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Living with Schizoaffective Disorder


I don't like what I have become.

Michael David Crawford, Baritone,

October 2, 2006

Copyright © 2006 Michael David Crawford. All Rights Reserved.

It is early Monday morning as I write this, about 5:30 AM. Friday morning I was discharged from the Two-North Mental Health Unit at St. Paul's Hospital in Vancouver. I had been a patient there for about three weeks. I was brought there after I asked a security guard to call me an ambulance.

Everyone seemed to agree that I was better and was ready to be discharged, but I'm beginning to think that if what I'm experiencing is mental health, then I want no part of it.

I knew well before I came to Vancouver that my success here would be determined mostly by my ability to make friends in my new home. Before I was admitted to the hospital I struck up conversations with everyone I could. Being a very shy man by nature, I was surprised at how easy that was.

I'm not that way since leaving the hospital. I have hardly said a word to anyone that hasn't been necessary somehow.

Further, I find that being in the hospital has hardened my heart. While I wouldn't give money to Vancouver's many panhandlers, I responded to most by asking their names, shaking their hands and wishing them luck. I could easily tell that I made more of a difference to them than I would have with any money I could offer. I even bought supper for a couple.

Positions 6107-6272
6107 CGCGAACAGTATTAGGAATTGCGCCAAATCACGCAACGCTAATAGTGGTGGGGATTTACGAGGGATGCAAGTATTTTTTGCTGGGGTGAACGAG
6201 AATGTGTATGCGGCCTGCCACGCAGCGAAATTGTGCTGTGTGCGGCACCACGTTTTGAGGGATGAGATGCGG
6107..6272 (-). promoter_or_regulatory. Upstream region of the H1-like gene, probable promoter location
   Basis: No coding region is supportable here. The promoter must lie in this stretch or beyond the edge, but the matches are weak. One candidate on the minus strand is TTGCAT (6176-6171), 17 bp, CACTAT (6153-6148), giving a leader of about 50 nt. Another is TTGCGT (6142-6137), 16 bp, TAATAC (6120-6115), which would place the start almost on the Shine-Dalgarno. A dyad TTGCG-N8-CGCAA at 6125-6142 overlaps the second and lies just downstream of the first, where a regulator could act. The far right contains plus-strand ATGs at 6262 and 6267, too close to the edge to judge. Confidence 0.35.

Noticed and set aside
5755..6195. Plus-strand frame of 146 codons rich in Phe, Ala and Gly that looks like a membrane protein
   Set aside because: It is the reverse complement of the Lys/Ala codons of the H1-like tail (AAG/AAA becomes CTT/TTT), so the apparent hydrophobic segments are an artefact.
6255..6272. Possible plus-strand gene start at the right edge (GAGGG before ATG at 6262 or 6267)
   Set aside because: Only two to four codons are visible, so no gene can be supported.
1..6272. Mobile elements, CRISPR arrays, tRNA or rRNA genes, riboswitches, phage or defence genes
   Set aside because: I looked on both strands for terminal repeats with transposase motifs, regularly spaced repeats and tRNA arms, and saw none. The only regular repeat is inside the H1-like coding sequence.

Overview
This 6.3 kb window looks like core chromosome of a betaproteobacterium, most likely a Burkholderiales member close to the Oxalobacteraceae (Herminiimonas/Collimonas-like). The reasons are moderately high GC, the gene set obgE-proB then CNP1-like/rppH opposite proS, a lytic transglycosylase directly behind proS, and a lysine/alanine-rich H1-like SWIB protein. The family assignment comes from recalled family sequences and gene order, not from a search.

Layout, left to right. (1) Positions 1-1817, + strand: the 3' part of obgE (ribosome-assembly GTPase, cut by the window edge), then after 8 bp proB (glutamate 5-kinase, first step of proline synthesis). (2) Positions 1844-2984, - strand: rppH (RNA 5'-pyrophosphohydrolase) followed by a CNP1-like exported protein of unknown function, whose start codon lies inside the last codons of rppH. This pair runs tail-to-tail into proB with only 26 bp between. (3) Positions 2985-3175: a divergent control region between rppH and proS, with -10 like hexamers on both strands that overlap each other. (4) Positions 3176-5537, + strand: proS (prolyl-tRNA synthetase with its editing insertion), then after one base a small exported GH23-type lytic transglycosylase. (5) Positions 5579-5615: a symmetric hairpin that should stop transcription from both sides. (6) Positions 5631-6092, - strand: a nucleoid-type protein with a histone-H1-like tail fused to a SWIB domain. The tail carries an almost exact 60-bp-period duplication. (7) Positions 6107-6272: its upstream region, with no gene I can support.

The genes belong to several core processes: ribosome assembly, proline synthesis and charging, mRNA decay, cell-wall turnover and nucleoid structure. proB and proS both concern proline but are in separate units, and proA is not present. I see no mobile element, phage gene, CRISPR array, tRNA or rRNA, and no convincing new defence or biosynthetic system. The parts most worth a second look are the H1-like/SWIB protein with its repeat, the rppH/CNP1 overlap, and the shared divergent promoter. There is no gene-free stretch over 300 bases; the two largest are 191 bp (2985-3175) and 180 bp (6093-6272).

But the hospital has hardened my heart. Now I just walk on by.

My psychiatrist in the hospital seemed to think I was hypomanic when I was admitted. Possibly, I don't know. It was not like other hypomanic times I have known. But it is quite apparent now that my mood is far more subdued than it was then.

I was writing a great deal before I was in the hospital, and even during my stay there. After my first few days they let me out each day on passes, and I would check my laptop out of the lockup, then sit in cafes and write.

I couldn't sleep tonight, so I rode the bus downtown - the SkyTrain had stopped for the night - with the intention of writing all night at a cafe. Instead I've mostly been staring into space for hours.

I am uninspired. I have not a word to say.

I don't like it. I don't like it one damn bit.

It would seem that my crackup brought The Vancouver Diaries to an abrupt halt. But I don't think they were the product of a fevered imagination. Not most of them anyway. I think that what I must do is force myself to write, even when I don't feel like it.

The other side of every single manic episode I have ever experienced is depression, lasting sometimes for years. I cannot let that happen. I will not let that happen.

Depression is the easy way out. It would be all too easy to sink into it, and then I would be doomed.

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